Over the past two weeks, cops have been deploying every tool at their disposal to suppress worldwide protests and riots over the deaths of George Floyd, Breonna Taylor, Tony McDade, and other Black citizens killed by police.
Since the protests began, demonstrators in multiple cities have reported spotting LRADs, or Long-Range Acoustic Devices, sonic weapons that blast sound waves at crowds over large distances and can cause permanent hearing loss. In response, two audio engineers from New York City have designed and built a shield which they say can block and even partially reflect these harmful sonic blasts back at the police.
The shield’s designers, Dave Rife and Gabe Liberti, were inspired to build the device after marching in the protests in New York City and hearing about LRAD sightings at demonstrations across the U.S.
“It’s definitely been on our mind a lot how we’ve been seeing police instigating violence, and we’ve heard rumblings here and there about LRADs being spotted in NYC,” said Rife, the shield’s co-designer, who has previously worked in the architecture industry as an expert in acoustics. “We met on Sunday with the aim of building something that resembles a protest sign but can block a fair amount of sound energy. The idea is there could be a few of these in a car, driven to the location where someone has seen an LRAD, and then carried by hand from there.”
LRADs have been a part of anti-protest tactics since the mid 2000’s, when they were adopted by police after being used as a crowd control tool by U.S. military forces in Iraq and Afghanistan. The device essentially works like a high-powered sonic cannon, using an array of small sound drivers to shoot concentrated sound waves that reach above the human pain threshold with a volume of up to 120 decibels.
“LRADs try to pack as much sonic energy into a tight beam as possible, so you have something like a sonic flashlight that can be aimed,” Rife told Motherboard. “Normal speakers produce sound that’s not as tight in directivity. The sound energy may go to places where there aren’t necessarily listeners.”
That means an LRAD can get as loud as a jet engine, but won’t affect the operators or anyone standing behind it, Liberti added.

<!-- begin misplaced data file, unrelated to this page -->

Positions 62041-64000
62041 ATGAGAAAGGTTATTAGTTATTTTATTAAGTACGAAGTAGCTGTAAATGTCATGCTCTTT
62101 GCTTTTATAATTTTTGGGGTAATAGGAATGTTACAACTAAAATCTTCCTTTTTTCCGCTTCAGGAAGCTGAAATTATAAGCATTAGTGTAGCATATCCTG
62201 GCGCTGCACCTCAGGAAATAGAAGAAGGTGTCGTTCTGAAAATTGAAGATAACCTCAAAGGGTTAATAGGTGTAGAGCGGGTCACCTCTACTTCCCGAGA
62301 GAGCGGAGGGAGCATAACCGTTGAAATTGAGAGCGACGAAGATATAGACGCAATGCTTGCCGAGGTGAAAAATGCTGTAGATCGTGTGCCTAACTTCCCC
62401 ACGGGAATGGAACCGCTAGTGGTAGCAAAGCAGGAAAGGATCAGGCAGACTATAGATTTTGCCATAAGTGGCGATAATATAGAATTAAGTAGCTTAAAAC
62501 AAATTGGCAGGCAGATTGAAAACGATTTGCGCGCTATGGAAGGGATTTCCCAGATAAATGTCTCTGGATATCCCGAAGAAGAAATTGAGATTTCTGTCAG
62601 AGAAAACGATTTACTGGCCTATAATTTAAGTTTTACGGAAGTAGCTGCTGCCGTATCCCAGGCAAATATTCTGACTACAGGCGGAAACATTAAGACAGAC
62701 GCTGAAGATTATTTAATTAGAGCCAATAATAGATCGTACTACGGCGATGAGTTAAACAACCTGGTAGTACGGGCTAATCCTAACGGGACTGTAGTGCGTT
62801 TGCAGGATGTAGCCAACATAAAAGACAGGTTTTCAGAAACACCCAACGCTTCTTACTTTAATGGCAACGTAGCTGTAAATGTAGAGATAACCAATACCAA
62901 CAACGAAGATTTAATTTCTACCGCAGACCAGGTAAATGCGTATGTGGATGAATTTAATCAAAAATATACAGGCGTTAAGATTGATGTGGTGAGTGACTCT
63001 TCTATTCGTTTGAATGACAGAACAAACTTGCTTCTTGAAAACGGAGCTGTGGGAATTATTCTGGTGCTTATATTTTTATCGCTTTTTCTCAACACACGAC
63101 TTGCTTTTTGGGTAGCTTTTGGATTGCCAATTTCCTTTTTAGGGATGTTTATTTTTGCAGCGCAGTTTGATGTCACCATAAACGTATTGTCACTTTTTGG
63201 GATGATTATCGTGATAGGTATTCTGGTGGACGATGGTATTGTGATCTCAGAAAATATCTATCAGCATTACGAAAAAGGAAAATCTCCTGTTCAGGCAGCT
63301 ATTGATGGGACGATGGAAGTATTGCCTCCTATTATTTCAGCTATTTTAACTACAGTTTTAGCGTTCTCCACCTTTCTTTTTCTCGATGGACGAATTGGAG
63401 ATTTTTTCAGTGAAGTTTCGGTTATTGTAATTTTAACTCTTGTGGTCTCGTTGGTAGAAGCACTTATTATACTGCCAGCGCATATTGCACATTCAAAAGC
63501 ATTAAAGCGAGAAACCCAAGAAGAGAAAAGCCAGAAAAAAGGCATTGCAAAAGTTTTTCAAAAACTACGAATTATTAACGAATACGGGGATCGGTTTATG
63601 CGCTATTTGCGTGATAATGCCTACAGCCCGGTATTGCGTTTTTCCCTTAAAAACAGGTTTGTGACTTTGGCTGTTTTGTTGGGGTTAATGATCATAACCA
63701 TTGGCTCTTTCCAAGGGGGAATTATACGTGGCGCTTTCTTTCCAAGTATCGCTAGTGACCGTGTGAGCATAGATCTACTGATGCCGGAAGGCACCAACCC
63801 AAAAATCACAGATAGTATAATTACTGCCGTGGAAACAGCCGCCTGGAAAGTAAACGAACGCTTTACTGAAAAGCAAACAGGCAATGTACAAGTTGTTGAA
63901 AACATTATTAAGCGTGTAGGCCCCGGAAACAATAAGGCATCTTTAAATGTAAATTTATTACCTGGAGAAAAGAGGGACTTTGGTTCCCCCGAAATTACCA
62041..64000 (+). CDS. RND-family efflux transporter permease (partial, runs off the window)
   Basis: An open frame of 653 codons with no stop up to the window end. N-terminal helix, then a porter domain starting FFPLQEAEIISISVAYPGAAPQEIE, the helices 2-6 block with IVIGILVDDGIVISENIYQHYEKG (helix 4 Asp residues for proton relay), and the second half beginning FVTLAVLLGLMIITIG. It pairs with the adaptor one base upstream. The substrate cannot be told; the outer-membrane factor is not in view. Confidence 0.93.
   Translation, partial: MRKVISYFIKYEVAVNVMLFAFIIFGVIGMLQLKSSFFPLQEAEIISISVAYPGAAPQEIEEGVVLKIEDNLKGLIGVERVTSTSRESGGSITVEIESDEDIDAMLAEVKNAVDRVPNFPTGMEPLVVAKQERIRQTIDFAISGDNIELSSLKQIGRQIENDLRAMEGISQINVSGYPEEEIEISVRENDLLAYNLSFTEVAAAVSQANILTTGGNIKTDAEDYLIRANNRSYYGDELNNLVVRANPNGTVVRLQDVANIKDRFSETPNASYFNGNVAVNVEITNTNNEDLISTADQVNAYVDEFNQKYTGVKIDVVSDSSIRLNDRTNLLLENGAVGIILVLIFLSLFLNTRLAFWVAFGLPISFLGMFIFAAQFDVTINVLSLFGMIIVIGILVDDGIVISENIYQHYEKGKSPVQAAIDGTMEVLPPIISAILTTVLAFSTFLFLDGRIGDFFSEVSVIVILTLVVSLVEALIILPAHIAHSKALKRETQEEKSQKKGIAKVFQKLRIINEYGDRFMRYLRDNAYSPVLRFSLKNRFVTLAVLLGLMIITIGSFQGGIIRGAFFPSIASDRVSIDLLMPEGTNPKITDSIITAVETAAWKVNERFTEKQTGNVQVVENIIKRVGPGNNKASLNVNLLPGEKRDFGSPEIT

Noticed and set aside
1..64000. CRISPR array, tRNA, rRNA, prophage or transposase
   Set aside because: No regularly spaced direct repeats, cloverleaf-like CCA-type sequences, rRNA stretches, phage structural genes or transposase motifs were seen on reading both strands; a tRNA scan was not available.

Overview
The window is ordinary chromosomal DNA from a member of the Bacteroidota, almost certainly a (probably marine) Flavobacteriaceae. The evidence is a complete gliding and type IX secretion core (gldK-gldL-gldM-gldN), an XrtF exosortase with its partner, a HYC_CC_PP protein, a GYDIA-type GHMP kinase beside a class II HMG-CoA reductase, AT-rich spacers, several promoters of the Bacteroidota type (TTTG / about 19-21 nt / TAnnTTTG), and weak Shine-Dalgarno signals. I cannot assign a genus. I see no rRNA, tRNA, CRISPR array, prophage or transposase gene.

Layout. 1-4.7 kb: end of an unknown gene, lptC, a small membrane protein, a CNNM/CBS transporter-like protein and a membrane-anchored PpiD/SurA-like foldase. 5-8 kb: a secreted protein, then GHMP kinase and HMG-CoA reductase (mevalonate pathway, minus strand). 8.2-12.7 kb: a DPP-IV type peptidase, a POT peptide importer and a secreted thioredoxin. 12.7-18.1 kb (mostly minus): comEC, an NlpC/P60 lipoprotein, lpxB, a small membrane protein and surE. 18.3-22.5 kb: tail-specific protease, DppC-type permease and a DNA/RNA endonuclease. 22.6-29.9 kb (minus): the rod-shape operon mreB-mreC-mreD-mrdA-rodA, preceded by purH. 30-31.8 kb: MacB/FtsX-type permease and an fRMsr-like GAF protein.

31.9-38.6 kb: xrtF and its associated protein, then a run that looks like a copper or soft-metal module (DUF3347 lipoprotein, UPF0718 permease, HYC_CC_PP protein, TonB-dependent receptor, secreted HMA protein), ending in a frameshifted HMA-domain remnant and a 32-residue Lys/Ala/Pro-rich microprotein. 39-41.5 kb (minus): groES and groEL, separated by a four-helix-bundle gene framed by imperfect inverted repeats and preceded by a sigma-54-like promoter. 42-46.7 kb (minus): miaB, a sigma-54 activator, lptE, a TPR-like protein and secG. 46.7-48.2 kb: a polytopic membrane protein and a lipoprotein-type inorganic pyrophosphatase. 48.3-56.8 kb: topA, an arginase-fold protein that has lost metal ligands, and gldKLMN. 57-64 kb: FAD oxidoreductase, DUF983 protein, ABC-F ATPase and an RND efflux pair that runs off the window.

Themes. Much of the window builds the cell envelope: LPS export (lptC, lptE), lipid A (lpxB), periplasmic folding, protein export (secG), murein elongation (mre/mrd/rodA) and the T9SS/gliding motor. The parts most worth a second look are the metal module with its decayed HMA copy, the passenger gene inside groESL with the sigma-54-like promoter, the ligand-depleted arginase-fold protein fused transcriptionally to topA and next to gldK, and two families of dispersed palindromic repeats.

Rife and Liberti designed their shield to reflect audible sound waves that are condensed and carried via ultrasonic frequencies, and have tested it against a smaller and less powerful version of the LRAD that they built in their studio. It’s made from a pine batten structure filled with recycled denim insulation, and covered by a half inch of clear acrylic on both sides, enabling the user to see ahead through a small window.
According to a detailed teardown of the LRAD 300X posted by another audio technician, the LRADs produced by Genasys, the company that pioneered the devices, do not use an ultrasonic beam to project sound. However, Rife and Liberti say their design would still be effective against these hyper-directional blasts.
Genasys did not immediately respond to Motherboard’s request for comment.
LRADs are pitched to law enforcement as “non-lethal” tools for crowd control, and the police departments have claimed that they should not be considered weapons. But much like tear gas, pepper spray, and rubber bullets, LRADs can cause permanent physical harm. In 2017, a New York City judge ruled in favor of plaintiffs who had sued the NYPD for its use of the device against Black Lives Matter protesters in 2014.
There are also various factors that determine the effectiveness of such a shield. For example, some LRAD models are mounted on top of an SUV or other large vehicle and pointed slightly down at the crowd, which dramatically affects the angle of the blast and the shield’s ability to block and reflect it. The shield is also 50 lbs, so it’s not exactly easy to transport through a crowd.
While the pair haven’t yet tested the shield against an actual LRAD, they are encouraging protesters who see one on the streets to contact them, and are offering to share their design with activists interested in making their own. And of course, they emphasize that the best way to avoid hearing damage when facing down one of the devices is to leave the area.
This article originally appeared on VICE US.